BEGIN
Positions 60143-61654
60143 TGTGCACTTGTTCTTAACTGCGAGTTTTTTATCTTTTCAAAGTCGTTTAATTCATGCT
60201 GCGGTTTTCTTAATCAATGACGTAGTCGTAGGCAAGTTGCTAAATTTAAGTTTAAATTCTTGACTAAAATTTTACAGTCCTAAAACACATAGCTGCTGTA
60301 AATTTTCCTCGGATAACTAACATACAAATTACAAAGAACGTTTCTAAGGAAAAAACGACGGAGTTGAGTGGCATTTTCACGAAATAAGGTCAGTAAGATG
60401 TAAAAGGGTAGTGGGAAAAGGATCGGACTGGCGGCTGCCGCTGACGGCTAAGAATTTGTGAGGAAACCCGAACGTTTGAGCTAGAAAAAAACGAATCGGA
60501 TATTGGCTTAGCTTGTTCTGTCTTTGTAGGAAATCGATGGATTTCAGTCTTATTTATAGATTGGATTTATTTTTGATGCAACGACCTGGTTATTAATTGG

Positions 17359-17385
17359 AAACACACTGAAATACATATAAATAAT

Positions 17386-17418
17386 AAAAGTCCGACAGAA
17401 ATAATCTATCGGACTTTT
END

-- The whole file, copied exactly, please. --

Positions 60143-61654
60143 TGTGCACTTGTTCTTAACTGCGAGTTTTTTATCTTTTCAAAGTCGTTTAATTCATGCT
60201 GCGGTTTTCTTAATCAATGACGTAGTCGTAGGCAAGTTGCTAAATTTAAGTTTAAATTCTTGACTAAAATTTTACAGTCCTAAAACACATAGCTGCTGTA
60301 AATTTTCCTCGGATAACTAACATACAAATTACAAAGAACGTTTCTAAGGAAAAAACGACGGAGTTGAGTGGCATTTTCACGAAATAAGGTCAGTAAGATG
60401 TAAAAGGGTAGTGGGAAAAGGATCGGACTGGCGGCTGCCGCTGACGGCTAAGAATTTGTGAGGAAACCCGAACGTTTGAGCTAGAAAAAAACGAATCGGA
60501 TATTGGCTTAGCTTGTTCTGTCTTTGTAGGAAATCGATGGATTTCAGTCTTATTTATAGATTGGATTTATTTTTGATGCAACGACCTGGTTATTAATTGG

Positions 17359-17385
17359 AAACACACTGAAATACATATAAATAAT

Positions 17386-17418
17386 AAAAGTCCGACAGAA
17401 ATAATCTATCGGACTTTT